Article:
Men can be choosy, women can get around according to UMSL biologist’s popular article on mating

J.C. Leyendecker "Easter" 1906. oil on canvas.

Victorian-era societal understandings of gender roles skewed scientific analysis of male and female sexual tendencies, assuming males to be promiscuous and females to be coy, according to Zuleyma Tang-Martinez. She’s a professor emerita of biology at UMSL. (Artwork by J.C. Leyendecker, CC)

It seems an age-old given – men are promiscuous, and women are coy. But are they really?

Zuleyma Tang-Martinez, a professor emerita of biology at the University of Missouri–St. Louis, recently tackled the theory in her article published in The Conversation online.

She notes that the first inklings of this assumption about males and females comes from the idea of anisogamy, or in plainer terms, the differences in size and presumed energy cost of producing sperm versus eggs. It seems right that females might be coy and selective in their mate choice when it takes so much energy to produce a single egg, while males produce millions of sperm to go around.

“In reality it makes little sense to compare the cost of one egg to one sperm,” writes Tang-Martinez, who points out that it takes millions of sperm to fertilize a single egg.

Charles Darwin was the first to make reference to anisogamy, falling in line with popular Victorian-era societal understandings of gender roles. Tang-Martinez argues that these understandings biased the research to come, specifically the 1948 research of botanist Angus Bateman.

Bateman attempted to prove with fruit flies that males have more mate variation while females are monogamous. The theory became known as Bateman’s Principle.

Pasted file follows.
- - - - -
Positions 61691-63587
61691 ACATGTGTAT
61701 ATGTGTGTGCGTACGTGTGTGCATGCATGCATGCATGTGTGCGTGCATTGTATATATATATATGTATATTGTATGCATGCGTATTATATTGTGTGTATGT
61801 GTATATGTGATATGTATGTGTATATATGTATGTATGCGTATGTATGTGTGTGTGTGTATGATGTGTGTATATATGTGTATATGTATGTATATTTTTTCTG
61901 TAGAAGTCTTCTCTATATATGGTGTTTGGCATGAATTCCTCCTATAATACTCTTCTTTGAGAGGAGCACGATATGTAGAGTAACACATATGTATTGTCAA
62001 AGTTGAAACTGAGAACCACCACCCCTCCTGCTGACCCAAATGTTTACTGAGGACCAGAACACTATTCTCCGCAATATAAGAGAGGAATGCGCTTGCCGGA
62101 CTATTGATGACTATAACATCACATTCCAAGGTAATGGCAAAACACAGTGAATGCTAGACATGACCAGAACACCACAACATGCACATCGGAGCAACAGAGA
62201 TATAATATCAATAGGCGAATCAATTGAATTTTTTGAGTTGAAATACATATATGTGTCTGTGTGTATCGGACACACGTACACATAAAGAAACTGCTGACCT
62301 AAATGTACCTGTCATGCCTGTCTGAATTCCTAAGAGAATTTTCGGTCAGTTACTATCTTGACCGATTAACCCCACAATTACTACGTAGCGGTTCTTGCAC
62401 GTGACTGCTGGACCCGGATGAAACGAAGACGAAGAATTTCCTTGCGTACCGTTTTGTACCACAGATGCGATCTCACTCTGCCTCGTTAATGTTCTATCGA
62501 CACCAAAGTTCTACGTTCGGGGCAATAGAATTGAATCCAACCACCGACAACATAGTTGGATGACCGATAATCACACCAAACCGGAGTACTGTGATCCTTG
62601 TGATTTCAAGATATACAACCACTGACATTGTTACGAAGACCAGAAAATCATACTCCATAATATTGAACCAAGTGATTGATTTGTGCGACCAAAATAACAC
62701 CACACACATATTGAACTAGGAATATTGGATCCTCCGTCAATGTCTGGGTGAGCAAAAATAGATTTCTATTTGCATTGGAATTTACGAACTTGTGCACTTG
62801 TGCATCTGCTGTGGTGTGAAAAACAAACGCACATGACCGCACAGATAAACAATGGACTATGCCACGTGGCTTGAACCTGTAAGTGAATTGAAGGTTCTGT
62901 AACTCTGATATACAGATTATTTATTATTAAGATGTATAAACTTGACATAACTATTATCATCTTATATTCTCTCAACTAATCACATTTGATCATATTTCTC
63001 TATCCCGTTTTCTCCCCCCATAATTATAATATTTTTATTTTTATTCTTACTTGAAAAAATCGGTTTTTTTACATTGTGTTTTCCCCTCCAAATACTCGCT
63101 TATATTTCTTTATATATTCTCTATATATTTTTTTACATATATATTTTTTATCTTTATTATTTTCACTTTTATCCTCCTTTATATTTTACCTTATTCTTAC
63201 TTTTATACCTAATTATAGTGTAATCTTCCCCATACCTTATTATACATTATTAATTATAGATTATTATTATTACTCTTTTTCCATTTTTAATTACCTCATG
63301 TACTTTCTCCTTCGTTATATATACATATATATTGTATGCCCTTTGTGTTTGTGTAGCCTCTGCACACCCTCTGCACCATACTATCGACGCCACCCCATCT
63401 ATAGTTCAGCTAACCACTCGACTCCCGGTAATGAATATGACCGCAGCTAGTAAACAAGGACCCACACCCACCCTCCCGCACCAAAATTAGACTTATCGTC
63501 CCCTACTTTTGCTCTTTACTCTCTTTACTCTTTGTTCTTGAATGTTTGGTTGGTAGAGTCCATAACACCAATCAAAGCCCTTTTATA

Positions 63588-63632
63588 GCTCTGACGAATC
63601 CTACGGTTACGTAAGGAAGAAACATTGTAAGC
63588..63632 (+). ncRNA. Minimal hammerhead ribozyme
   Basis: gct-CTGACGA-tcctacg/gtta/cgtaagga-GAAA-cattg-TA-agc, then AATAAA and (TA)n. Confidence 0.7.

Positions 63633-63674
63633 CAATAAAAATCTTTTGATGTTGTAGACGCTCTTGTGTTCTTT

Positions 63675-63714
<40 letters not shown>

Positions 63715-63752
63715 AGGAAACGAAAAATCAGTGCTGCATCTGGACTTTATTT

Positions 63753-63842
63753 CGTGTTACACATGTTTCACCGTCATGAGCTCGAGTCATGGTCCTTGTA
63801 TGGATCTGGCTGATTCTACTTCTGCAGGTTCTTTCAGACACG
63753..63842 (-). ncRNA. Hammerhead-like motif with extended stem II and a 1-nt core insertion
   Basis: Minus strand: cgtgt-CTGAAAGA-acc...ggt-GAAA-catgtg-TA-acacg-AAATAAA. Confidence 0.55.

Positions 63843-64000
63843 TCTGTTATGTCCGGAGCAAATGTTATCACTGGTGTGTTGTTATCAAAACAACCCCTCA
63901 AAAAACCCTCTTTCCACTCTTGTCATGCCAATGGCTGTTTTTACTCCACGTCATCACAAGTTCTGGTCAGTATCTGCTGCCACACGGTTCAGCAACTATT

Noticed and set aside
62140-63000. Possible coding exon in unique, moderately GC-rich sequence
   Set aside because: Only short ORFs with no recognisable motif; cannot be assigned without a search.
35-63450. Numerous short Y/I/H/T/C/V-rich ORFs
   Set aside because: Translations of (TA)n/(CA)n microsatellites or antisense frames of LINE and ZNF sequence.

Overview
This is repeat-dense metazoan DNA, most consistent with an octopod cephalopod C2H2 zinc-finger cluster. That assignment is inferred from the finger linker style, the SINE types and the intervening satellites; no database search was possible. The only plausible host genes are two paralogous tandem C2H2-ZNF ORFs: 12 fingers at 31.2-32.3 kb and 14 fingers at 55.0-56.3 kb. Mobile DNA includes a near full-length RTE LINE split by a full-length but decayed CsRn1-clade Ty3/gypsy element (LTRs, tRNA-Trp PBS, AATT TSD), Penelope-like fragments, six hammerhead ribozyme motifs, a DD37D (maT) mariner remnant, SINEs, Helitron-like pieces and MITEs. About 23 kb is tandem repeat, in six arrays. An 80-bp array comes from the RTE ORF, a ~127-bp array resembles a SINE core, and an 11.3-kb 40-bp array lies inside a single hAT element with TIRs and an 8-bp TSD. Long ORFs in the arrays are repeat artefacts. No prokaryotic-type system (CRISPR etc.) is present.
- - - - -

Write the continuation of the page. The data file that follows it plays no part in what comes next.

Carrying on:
But science has come a long way since Bateman’s time. Not only does paternity analysis now exist, but accurate measurements of sperm count have offered concrete scientific evidence to the contrary.

Tang-Martinez notes that sperm counting shows that males practice mate choice by allocating more sperm for more desirable females.

And in songbirds, previously thought to be 90 percent monogamous, Tang-Martinez points to paternity tests showing multiple sires for offspring.

“Because of the assumption that reluctant females mate with only one male, many scientists initially assumed promiscuous males coerced reluctant females into engaging in sexual activity outside their home territory,” Tang-Martinez writes. “But behavioral observations quickly determined that females play an active role in searching for nonpair males and soliciting extra-pair copulations.”

She goes on to say that the number of offspring produced by a female increases with the number of mates. That in itself seems an obvious conclusion.

So maybe the age-old truth isn’t so true after all?

Read Tang-Martinez’s article for the more in-depth take and judge for yourself. Besides appearing in The Conversation, Tang-Martinez’s story has also run in Observer, Inverse Science, The Good Men Project and on Smithsonian.com.

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